Established narratives interpret the drive for Indigenous unity solely as a phenomenon that emerged in response to the political agenda of the settler state. But the evolving and multifaceted concept of unity has long shaped the modern Indigenous political movement.
Through a detailed history of the Union of BC Indian Chiefs (UBCIC), one of Canada’s leading Indigenous political organizations, Assembling Unity explores the relationship between pan-Indigenous politics in British Columbia and global political ideologies. Situating Indigenous perspectives on governance firmly in the foreground of her study, Sarah Nickel demonstrates that while unity has been an enduring goal for BC Indigenous peoples, its articulation was heavily negotiated between UBCIC members, grassroots constituents, and Indigenous women’s organizations. She draws on oral interviews, newspaper articles, government documents, and UBCIC records to expose the uniquely gendered nature of political work, as well as the economic and emotional sacrifices that activists make.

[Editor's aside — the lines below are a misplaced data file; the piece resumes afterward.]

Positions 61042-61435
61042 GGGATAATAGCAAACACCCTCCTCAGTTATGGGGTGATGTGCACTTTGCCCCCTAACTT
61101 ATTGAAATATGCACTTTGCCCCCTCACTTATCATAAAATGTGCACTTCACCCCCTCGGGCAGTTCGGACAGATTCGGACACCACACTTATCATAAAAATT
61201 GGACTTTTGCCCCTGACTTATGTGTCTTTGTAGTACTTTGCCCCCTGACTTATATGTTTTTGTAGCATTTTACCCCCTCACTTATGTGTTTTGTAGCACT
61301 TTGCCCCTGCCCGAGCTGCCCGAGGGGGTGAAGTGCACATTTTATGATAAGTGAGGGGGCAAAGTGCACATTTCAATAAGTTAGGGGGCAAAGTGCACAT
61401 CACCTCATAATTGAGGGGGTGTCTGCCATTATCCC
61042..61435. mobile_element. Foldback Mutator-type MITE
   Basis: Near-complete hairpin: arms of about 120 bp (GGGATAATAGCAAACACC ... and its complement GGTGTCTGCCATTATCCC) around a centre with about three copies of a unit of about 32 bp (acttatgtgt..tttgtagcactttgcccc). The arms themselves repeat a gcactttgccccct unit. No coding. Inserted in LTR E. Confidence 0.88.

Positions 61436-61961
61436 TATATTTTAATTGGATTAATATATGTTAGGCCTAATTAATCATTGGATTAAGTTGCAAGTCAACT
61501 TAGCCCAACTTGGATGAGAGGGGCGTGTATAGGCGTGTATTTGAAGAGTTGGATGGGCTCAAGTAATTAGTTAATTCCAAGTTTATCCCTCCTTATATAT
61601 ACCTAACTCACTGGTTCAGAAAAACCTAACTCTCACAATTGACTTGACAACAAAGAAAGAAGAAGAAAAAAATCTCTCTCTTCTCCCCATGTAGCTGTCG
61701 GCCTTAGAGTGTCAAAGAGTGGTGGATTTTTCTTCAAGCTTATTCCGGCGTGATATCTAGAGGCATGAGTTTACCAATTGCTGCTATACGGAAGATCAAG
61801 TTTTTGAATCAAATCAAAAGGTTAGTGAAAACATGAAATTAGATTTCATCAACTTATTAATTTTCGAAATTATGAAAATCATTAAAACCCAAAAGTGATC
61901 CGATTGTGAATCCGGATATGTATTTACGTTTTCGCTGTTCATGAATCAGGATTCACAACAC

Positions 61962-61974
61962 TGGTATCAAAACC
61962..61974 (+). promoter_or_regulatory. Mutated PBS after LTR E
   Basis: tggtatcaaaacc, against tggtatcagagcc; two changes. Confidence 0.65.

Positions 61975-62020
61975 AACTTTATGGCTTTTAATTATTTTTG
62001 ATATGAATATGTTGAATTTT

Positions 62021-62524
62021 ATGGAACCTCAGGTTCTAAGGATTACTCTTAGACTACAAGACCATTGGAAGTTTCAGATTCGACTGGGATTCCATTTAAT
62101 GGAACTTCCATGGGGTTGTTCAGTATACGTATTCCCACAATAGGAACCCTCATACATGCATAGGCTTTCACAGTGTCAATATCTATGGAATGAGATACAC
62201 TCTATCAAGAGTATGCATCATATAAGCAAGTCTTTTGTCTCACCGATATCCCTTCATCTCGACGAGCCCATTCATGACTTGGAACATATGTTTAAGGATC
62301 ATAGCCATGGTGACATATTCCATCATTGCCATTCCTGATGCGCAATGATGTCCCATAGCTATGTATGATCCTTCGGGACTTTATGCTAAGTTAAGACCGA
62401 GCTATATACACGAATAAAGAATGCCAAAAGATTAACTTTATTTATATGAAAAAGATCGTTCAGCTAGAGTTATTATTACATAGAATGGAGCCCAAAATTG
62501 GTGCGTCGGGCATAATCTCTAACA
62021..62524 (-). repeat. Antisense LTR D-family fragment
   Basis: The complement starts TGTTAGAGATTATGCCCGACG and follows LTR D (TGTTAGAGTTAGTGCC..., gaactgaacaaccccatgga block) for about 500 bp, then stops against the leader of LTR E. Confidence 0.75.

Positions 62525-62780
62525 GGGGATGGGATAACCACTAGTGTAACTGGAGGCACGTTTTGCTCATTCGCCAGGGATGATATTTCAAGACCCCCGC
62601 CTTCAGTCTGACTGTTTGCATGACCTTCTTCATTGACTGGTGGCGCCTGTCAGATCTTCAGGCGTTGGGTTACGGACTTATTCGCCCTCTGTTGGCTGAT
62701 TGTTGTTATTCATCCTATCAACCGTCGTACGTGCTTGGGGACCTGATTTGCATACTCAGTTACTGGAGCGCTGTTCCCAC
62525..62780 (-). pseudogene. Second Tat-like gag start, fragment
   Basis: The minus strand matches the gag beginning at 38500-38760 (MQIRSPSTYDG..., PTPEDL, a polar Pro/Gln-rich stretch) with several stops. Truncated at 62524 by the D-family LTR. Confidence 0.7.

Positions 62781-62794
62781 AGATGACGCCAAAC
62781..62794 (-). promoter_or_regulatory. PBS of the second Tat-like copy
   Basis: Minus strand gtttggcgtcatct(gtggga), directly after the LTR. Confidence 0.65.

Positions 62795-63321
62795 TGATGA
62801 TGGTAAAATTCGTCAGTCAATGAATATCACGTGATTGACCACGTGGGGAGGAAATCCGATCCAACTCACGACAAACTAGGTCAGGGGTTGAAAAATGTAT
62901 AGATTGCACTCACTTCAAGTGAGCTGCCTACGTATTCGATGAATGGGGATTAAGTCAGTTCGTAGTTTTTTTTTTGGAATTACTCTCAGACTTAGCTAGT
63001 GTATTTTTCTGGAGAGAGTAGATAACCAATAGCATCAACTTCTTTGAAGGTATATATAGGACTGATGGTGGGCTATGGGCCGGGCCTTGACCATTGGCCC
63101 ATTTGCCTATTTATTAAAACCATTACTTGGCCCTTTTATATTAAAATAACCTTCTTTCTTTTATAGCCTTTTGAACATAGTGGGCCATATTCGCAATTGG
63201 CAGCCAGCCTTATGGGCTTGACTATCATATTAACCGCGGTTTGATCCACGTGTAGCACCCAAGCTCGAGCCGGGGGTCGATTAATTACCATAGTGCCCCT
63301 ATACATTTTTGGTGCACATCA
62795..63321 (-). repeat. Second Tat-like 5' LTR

Assembling Unity offers new insights into the evolution of political movements, the concept of unity in politics, and gendered political expressions. In the process, this incisive work unsettles dominant Western and patriarchal political ideals that cast Indigenous men as reactive and Indigenous women as invisible and apolitical.
This book will appeal to scholars and students of history, BC studies, and Indigenous studies, particularly those with an interest in gender and politics. It will also find an audience among Indigenous communities, activists, and political leaders.
Assembling Unity is a much needed resource that should be read by those wanting to learn about the historical issues BC Indigenous communities have faced – the same issues we continue to raise with current Canadian governments with little improvement.
Part 1: Pan-Indigenous Unity
1 Unity: “United we stand, divided we perish”
2 Authority: “Ordinary Indians” and “the private club”
3 Money: “A blessing and a golden noose”
Part 2: A Philosophical Revolution and Competing Nationalisms
4 Refusal: “Empty words and empty promises”
5 Protest: Direct action through “Militant May”
6 Sovereignty: “If you really believe that you have the right, take it!”
Aboriginal Peoples and Politics
The Indian Land Question in British Columbia, 1849-1989
By Paul Tennant
Indigenous Women and Feminism
Politics, Activism, Culture
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